While joint ownership may be appropriate for the protection of some property, your estate plan should include other ways of safeguarding your assets. There are different types of joint ownership.

Joint Tenancy

Joint Tenancy with Rights of Survivorship is available in all states. It is the default property ownership for married couples in some states.

Unlike other forms, joint tenancy is not restricted to family although it is usually used by spouses or parents and children.

It can be used with a wide variety of assets, including any asset with title documents (real estate, motor vehicles, boats), financial accounts, stock, securities and annuities, businesses, and brokerage accounts.

You can create joint tenancy with either property you purchase together or individual property you want to add a co-owner to. The second choice may:

  • Result in gift taxes, if not your spouse, and
  • Appear like you are creating joint tenancy for the express purpose of avoiding probate, so you will need to be careful.when doing this.

Joint tenancy prevents debts incurred by an individual owner from being collected by creditors from  the jointly owned property. Only that person’s sole property is at risk.

A few situations make joint property available to creditors.

  • Unpaid federal taxes on the property and debts incurred jointly allow creditors to place a lien on the property and claim payment, even if it means selling it.
  • If one of the owners dies, creditors may be able to make claims against the deceased owner’s previously owned assets.

Tenants by the Entirety

Tenants by the Entirety (TBE) has the same rules as Joint Tenancy With Rights of Survivorship (JTWROS), but it only applies to married couples who are treated as a single legal entity.

  • TBE may be the default property ownership for married couples in some states.
  • TBE better protects the jointly owned property from the creditors of just one spouse than joint tenancy. Properties are not protected from creditors for debts shared by both spouses.

For a TBE deed to be valid:

  • Spouses must have joint ownership and control of the premises;
  • Each spouse’s interest in the property is equal;
  • Both spouses need to receive title to the property via the same deed;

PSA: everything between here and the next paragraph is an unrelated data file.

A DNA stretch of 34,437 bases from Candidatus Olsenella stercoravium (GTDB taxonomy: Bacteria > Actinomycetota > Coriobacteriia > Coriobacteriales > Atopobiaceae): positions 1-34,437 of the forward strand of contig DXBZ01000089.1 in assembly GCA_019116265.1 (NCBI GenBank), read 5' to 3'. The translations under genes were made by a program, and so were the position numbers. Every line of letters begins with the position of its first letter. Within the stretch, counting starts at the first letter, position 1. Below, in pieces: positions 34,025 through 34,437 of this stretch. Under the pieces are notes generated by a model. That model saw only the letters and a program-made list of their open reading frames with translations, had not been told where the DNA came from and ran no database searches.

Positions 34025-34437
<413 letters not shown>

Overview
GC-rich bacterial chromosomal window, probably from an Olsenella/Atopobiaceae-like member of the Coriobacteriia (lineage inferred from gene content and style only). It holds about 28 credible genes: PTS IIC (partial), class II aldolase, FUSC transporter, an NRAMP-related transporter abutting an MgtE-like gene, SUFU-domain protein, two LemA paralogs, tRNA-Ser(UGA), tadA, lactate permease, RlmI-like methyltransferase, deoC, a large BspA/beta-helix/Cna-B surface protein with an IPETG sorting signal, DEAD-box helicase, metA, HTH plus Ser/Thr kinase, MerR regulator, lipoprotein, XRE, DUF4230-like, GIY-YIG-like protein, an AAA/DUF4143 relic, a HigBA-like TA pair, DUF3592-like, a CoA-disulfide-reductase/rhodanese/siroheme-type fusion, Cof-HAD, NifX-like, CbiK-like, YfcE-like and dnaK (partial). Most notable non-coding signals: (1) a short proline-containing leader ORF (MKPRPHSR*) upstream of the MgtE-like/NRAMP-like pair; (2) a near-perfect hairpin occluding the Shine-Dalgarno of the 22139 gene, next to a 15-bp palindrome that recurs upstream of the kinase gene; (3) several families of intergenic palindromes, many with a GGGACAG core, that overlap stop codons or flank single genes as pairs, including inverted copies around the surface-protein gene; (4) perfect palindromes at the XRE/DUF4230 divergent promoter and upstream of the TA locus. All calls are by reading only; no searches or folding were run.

• Ownership of the property must be taken by both spouses simultaneously; and
  • In most states, tenants must be married at the time they acquire the property and remain married to each other throughout the period of ownership. In other states.

Twenty-five states and the District of Columbia recognize TBE as of 2019.

  • States can vary in the type of property they allow to be claimed.
    • Alaska, Indiana, Kentucky, Michigan, New York, North Carolina, Oregon, and Rhode Island only allow TBE for ownership of real estate.
    • Illinois only allows TBE for ownership of homestead property
    • Arkansas, Delaware, Florida, Hawaii, Maryland, Massachusetts, Mississippi, Missouri, New Jersey, Oklahoma, Pennsylvania, Tennessee, The District of Columbia, Vermont, Virginia, and Wyoming allow TBE for ownership of all property types.
    • In Michigan, unmarried partners with joint tenancy will have it automatically converted to TBE if they subsequently marry.
  • Some states allow domestic partners to have tenants by the entirety.

Some states may also recognize same-sex marriages.

Even if you have marital issues, neither spouse can sell your jointly owned property without consent from the other.

  • This will be true even if you divorce, when the right of survivorship will no longer apply.
  • This and other issues can make the ownership of the property difficult to resolve, especially if there is ongoing conflict and emotional stress.

TBE can be terminated at any time by mutual consent of the spouses. In the case of a divorce, this is void and the agreement becomes a tenancy in common where the right of survivorship no longer applies and each spouse may sell their share in the property.

Community Property